But we cannot escape the serious predicament Sri Lanka faces in funding its overhang of government indebtedness, which results in a never-ending search for fresh sources of funding both within the country and abroad. In particular, there appears to be a policy preference for short-term government funding driven by a misplaced belief that this will minimize the cost of borrowing for the government and private borrowers. In my opinion, herein lies the root cause of the broken bond market. The reality is that a build-up of short-term borrowings has resulted in an avoidable short-term concentration in the country’s debt repayment schedule. The danger is that if yet more short-term borrowings are incurred to fund these bunched-up repayments over the next 3 years, it will result in a cascading mountain of short-term debt that will strangle the economy.
There is, however, a silver lining for Sri Lanka to tackle its debt problem. From an international perspective, the absolute magnitude of funding required to service these debts is not that large. The covid pandemic has raised the prospect of eased access to sovereign funding on concessional terms. The IMF has suspended country reviews in the near term. With interest rates at their lowest levels in over a century there is a tremendous opportunity now to lock-in long-term funding for the country at very low rates with bilateral and multilateral lenders. This new borrowing necessarily must be accompanied by a clear articulation of a coherent debt management strategy to earn credibility with global financial markets. Elements of such a debt management strategy should include:
1. avoiding any official announcement of requests for debt forgiveness or debt relief; this will cause irreparable damage to Sri Lanka sovereign debt rating and in any case is unnecessary given the relatively small amounts of funding required of around USD 5 billion
2. a commitment to smoothen out the profile of future debt repayments through a deliberate strategy of extending the maturity structure of rupee government debt; the average term to maturity (ATM) of Sri Lanka government debt which briefly rose to a high of 6.28 in 2015, and then receded thereafter, should be raised much higher by way of issuing long-term bonds and ensuring that they are widely held and traded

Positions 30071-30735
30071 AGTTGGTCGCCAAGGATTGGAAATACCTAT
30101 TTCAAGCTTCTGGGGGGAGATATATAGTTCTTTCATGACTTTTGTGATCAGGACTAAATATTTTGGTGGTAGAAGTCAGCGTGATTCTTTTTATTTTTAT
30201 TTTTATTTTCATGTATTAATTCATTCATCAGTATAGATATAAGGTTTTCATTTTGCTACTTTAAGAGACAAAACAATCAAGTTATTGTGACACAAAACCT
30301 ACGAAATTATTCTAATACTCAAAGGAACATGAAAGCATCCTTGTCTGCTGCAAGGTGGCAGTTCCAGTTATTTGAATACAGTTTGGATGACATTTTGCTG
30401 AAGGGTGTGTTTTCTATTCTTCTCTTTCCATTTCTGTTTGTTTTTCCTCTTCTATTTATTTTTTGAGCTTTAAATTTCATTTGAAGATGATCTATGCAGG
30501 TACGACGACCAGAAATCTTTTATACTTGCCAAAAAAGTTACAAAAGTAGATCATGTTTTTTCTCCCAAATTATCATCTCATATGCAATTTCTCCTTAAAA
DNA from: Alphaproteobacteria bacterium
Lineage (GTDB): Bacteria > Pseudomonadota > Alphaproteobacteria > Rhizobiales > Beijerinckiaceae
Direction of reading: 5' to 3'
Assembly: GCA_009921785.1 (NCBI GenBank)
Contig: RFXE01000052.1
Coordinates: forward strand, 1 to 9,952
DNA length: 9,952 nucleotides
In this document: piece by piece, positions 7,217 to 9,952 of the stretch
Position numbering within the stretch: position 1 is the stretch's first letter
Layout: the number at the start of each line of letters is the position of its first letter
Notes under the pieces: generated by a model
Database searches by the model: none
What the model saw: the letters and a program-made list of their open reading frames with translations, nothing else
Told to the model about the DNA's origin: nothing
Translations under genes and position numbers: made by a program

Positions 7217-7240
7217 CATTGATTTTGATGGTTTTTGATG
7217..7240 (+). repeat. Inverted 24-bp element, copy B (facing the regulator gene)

3. minimizing the reliance on foreign currency borrowings to a bare minimum and simultaneously extending the maturity profile of foreign debt; Sri Lanka should revisit the opportunity it missed in 2017 to commence issuance of 30-year US Dollar bonds which would have afforded the government the space needed to smooth out its short-term lumpiness in dollar debt repayments
4. immediately commencing the long-delayed bond market automated trading infrastructure modernization program for which a USD 75 mn loan has already been contracted; this should be undertaken by LankaClear or a similar institution which is collectively owned by banks and therefore will not be unduly delayed by government procurement and hiring procedures
5. fast-track the modernization of the laws, regulations and procedures governing trading in financial instruments with special focus on updating bankruptcy/insolvency provisions and procedures for timely, smooth restructuring procedures for debtors facing distress. Larger state-owned enterprises and private companies should be incentivized to borrow to a large extent through the capital markets while direct lending by banks gradually reoriented to service the needs of SMEs.
A lot of work has already been done in this area in India which Sri Lanka can learn from, without having to ‘reinvent the wheel’. Former Governor Raghuram Rajan of the Reserve Bank of India pledged comprehensive technical assistance from the RBI in various fields when he visited the Central Bank of Sri Lanka in 2015 and this commitment should be tapped to expedite reforms related to the financial sector. A summary of India’s progress in modernizing her debt market can be found here.
The urgency of these measures cannot be stressed enough. The mindset that government bonds are bought to be held to maturity has to change in Sri Lanka. Modern capital markets, through their trading infrastructure, afford governments and firms the opportunity to borrow through the issuance of long-term instruments like preference shares, debentures and bonds. Buyers of these instruments are afforded the convenience of trading them ahead of maturity when trading platforms are active with wide participation. Unfortunately, the limited nature of infrastructure for trading bonds in Sri Lanka has inhibited the wider ownership of these instruments. Weekly statistics on secondary market trading volumes of Sri Lanka government bonds have barely changed in the last five years despite the total float of bonds increasing from Rs 3 trillion to over Rs 5 trillion in that period.
Remaining in the current limbo that Sri Lanka’s bond market finds itself in is a bit like a swimmer having to surf a wave without a surfboard. The surfboard in this case is readily available. The surfer has to muster the courage to grab the board, ride the wave and land lightly on the shore. The alternative is to be dashed under the tremendous weight of a crashing debt wave.